Percussion, the great Scottish percussionist Evelyn Glennie once told me, is the instrument of the 20th century. And San Francisco has a fair claim to being the wellspring of percussion's emergence, for it was here that, beginning in 1938, at the instigation of their teacher, Henry Cowell, the maverick young composers Lou Harrison and John Cage contrived the first percussion ensembles in the Western classical music tradition, employing instruments from junkyards such as brake drums and flower pots, as well as gongs, woodblocks, and other instruments from shops in Chinatown. Their compositions spawned a long and fruitful tradition of American percussion music. Meanwhile, Europeans were developing their own, less prominent percussion tradition.
On March 13, percussion fans have two opportunities to learn when the two traditions began, how they developed, and maybe where they’re headed. Unfortunately, as the two events take place on both sides of the San Francisco Bay simultaneously, starting at 3 p.m., you can only choose one. Cal Performances’ event takes place in Berkeley at Hertz Hall, while the Morrison Artists Series event will be given on the San Francisco State University campus.
Now celebrating its first half century, Les Percussions de Strasbourg is probably the oldest continuing Western percussion ensemble. Although none of the original members survive, the group continues to play music from throughout its history, including many works that European composers have written for it. “The European percussion tradition is based in the classical tradition — Stravinsky’s L'Histoire du soldat and Bartók’s Sonata for Two Pianos and Percussion,” explains the ensemble’s Olaf Tzschoppe, “whereas the American percussions tradition starting with John Cage and Lou Harrison came out of nowhere, outside the classical circus.”
It may have appeared that way from Europe, but in fact, the American percussion tradition starts with Bay Area composer, teacher, and new music advocate Henry Cowell, who, in his works and in those of students (like Cage and Harrison) he encouraged, synthesized three different streams: modernism (from French American composer Edgard Varèse), Latin American nationalism (Cuban composers Alejandro García Caturla and Amadéo Roldan, whose 1930 Ritmica No. 5 and Ritmica No. 6, both inspired by then-popular Latin American nationalism and his country's Afro-Hispanic heritage, were the first percussion ensemble works in the Western tradition), and dance (the Wigman school's use of percussion in dance performances). A common source is Varèse, who lived in New York from 1915 till his death in 1965, and wrote the short but revolutionary Ionisation there in 1931, which impressed Cage when he heard it at the Hollywood Bowl in 1933. But the young Americans took percussion in new directions. “Harrison and Cage were inventing new things, using woodblocks and brake drums and Asian instruments not so common in Europe then,” Tzschoppe says. “Varèse was coming out of a more traditional way of writing, using things like snare drums.”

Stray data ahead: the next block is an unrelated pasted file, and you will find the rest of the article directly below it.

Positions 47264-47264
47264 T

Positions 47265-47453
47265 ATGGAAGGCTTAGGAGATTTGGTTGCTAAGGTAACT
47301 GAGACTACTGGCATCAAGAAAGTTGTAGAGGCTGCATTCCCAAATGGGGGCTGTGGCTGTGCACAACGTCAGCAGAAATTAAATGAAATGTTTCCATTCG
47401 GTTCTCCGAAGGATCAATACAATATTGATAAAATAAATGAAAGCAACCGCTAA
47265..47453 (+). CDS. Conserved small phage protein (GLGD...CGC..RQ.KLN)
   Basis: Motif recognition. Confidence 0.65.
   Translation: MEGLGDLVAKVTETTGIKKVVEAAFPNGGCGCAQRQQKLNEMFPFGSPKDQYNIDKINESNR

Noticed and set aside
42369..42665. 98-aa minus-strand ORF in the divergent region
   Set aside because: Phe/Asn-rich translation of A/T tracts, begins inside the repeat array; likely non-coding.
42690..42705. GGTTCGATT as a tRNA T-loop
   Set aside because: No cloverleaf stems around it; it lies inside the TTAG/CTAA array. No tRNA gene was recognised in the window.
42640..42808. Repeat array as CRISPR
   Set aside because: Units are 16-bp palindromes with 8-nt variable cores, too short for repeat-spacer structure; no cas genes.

Along with Ionisation (arranged for percussion sextet), the Strasbourgers will play one of the group’s early triumphs, Japanese composer Yoshihisa Taïra’s Hierophony 5, which draws on traditional Asian music and incorporates a wide dynamic range, dramatic cries, and metallic sounds. Selections from Book of Keyboards (Le Livre des claviers) by French composer Philippe Manoury, who now teaches at UC San Diego, employ vibraphone, marimba, and sixxen, a special instrument contrived for the group by the great 20th-century Greek composer Iannis Xenakis. Tzschoppe describes the most recent work on the program, Raphaël Cendo’s 2008 Refontes for percussion and electronics, as being noisy and powerful, part of that strain of contemporary French music that focuses on orchestral color. The prize-winning American composer Edmund Campion’s Ondoyants et Divers explores the rhythmic side of small instruments — cymbal, triangle, Japanese bowl, tam-tam, and woodblock. Born in Texas, Campion studied at the Paris Conservatory and now teaches at UC Berkeley.
Tzschoppe sees the distinction between European and American percussion traditions fading, as younger musicians around the world have grown up hearing some of the same rock and other pop music and global sounds. “Now everybody has an iPod,” he notes.
Instead of the oldest percussion group, you can see one of the newest, the three-year-old LAPQ, whose program complements the Strasbourgers by focusing more on American music while also containing one of the seminal percussion works: Cage’s big, thrilling Third Construction, which uses such exotic instruments as teponatzli and tin cans, cricket callers and quijadas. They’ll also play one European work, Xenakis’ 1989 Okho, a trio for djembe drums.
The others are contemporary American pieces. According to LAPQ’s Eric Guinivan, the Stanford professor and experimental composer Mark Applebaum doesn’t specify an instrument for his partly indeterminate Catfish — only skins, metals, and woods. Meanwhile, Southern California composer Jeffrey Holmes’ drifting, ethereal 2010 Occasus features keyboard instruments: marimba, vibraphones, xylophone. And Guinivan jokingly describes his own 2009 Ritual Dances as “ethnomusicological fiction”: fictitious “traditional” dances from nonexistent cultures. Employing ocarina, riqq (an Arabic frame drum), and other uncommon instruments, the five-movement work ranges from sedate and floaty to driving and loud, Guinivan says.
With young composers like these finding new territories to explore, it seems that percussion isn’t only the instrument of the 20th century, but also will continue to exert a strong beat in the 21st.